Myths say Morrison was a native of Wythe County, Virginia, and worked for a Dr. Charles Taylor Pepper at either Bristol, Tennessee, or Rural Retreat, Virginia. However, Morrison was born in 1852 some 150 miles north of the latter at Castle Craig in Montgomery County, where Pepper’s family lived in 1850. In Texas, Morrison told the tale that he and Dr. Pepper’s daughter fell in love and eloped to Texas. The first daughter Dr. Pepper had was born in 1865 and died in 1868 in Bristol. The second was born in 1874. Pepper’s son, Louis, perhaps also worked on the formula.
Morrison did move to Texas, and first lived in Bryan with his step-father, Judge John Newton Lyle. They are in Austin by 1872. In 1880 they lived in Williamson County where Morrison became a druggist at Round Rock. There Morrison did marry, on April 27, 1880, to Carrie B. Jefferies.
Another Virginia story is that a Dr. Walter H. Cobbs came back from China with a formula, and worked with Dr. Pepper on its concoction. There is also a story involving Morrison employee Norrell Porter and an Umberger girl. Because of parental objections to their marriage, they ran away to Texas. Umbergers had kinfolks in Paris.
To confuse matters more, in 2009 a ledger was found in a West Texas antique store. The pages had Castle’s name on them with formulas. Castle moved to New Orleans, then to New York in the banking business.
There also was Frederick W. Schumacher, vice president of Artesian in 1891-97. This Waco druggist received an order of alcohol-related Peruna medicine in 1893, personally delivered by that company’s owner, Dr. Samuel Brubaker Hartman, from Ohio. Accompanying him was his teenage daughter, Mirabel. Soon Schumacher was vice-president of Peruna Drug Manufacturing Company. In 1895 he married the 19-year-old Mirabel. Thus, these two characters exited the Dr Pepper story…we think.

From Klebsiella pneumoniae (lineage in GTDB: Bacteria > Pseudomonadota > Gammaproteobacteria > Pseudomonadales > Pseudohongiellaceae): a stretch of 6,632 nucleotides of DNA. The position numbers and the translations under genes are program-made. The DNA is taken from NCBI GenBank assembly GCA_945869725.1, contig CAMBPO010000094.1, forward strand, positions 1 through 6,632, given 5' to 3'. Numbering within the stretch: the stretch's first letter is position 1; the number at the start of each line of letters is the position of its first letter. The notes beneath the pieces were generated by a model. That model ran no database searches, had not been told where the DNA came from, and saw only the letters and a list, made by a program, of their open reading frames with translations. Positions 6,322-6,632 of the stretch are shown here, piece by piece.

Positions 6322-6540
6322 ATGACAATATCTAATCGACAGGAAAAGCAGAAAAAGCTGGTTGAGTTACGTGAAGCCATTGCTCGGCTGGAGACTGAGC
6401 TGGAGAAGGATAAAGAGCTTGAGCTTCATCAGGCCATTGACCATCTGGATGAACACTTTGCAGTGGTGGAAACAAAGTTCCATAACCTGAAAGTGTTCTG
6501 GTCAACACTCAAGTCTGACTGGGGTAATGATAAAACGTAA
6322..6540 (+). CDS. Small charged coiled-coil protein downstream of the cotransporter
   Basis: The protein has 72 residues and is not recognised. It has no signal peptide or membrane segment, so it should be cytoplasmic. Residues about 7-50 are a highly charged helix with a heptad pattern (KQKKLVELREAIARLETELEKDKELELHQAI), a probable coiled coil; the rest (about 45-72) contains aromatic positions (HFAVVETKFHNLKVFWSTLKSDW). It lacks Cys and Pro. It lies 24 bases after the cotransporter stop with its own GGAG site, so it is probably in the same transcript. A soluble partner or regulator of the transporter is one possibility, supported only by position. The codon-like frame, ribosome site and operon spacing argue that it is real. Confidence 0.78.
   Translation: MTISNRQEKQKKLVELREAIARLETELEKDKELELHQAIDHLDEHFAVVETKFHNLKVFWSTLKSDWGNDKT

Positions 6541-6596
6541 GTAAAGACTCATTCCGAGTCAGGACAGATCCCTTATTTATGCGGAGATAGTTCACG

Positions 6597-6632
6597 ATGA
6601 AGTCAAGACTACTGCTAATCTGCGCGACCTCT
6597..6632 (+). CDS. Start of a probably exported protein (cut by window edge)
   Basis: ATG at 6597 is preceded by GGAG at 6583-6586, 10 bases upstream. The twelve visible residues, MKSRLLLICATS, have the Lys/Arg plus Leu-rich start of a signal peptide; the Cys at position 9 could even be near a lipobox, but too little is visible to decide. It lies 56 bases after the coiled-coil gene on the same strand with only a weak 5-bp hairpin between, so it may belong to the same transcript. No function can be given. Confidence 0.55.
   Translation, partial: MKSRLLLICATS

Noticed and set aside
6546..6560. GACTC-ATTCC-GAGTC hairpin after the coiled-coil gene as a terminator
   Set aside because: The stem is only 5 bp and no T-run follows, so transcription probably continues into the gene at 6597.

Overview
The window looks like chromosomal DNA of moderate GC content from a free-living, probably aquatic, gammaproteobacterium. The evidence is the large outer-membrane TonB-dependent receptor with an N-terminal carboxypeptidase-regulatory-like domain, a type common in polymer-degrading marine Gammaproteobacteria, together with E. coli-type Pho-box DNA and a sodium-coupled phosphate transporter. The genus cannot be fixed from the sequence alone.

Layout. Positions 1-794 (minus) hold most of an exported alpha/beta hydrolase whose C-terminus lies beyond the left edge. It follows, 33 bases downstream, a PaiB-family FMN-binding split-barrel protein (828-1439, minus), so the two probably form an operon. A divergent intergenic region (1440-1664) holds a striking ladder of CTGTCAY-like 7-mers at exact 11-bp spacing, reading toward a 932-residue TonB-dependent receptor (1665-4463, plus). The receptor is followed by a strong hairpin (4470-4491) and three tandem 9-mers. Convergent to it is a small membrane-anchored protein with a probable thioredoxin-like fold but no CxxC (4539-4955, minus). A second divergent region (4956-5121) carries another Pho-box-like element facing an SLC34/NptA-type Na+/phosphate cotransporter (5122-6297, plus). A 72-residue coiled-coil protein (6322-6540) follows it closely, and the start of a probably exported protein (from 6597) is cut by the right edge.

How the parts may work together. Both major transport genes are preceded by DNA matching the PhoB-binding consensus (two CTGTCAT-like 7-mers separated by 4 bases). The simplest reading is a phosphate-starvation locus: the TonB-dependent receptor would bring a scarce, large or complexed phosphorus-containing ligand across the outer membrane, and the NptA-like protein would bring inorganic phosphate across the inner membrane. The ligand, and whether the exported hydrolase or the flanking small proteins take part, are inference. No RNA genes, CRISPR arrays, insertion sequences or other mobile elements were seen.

Dr Pepper company owner in Paris, John Barnes, once told Neville that from personal conversations with Lazenby he was of the impression that a Dr. Pepper assisted the work in Paris. But, this was probably from long distance. However, we do know Dr. Pepper’s son, Charles R., lived and taught in Sherman.
Lazenby ran the company until 1933, then turned it over to his son-in-law for ten years. Morrison stayed with the venture when it expanded to the 1904 Louisiana Purchase Exposition in St. Louis, and probably up until Lazenby moved the struggling enterprise to Dallas about 1920.
More than likely there is no original formula. Heck, since the first Coca-Cola to be sent to Texas was sold in Paris, it does not stretch the imagination far to believe the last three who went to Waco experimented with that Atlanta taste or incorporated it into the Dr Pepper formula they found at Morrison’s!
In 1908 Dr. Pepper came back to Paris, exclusively distributed by the Crystal Bottling Works. A Dr Pepper Company finally began in Paris in 1931 as the Logsdon Manufacturing and Bottling Company, later called the Lime-Cola Bottling Company. Elliott was now operated as the Paris Candy Manufacturing Company on West Austin. By 1932 the Dr Pepper franchise belonged to Barnes.
Lazenby is listed among those who founded Southern Methodist University. His daughter lost her only son in World War II, and having no heirs thus donated $1.9 million to SMU in the Lazenby name.
Until he died in 1943, what Lazenby learned from tinkering with chemicals in the Tennessee Drug Store and by washing bottles at the factory never waned his curiosity. He never let a lifelong vision problem narrow his accomplishments.
Paris deserves to be mentioned at the museum, don’t you think? More on the Coca-Cola story next time.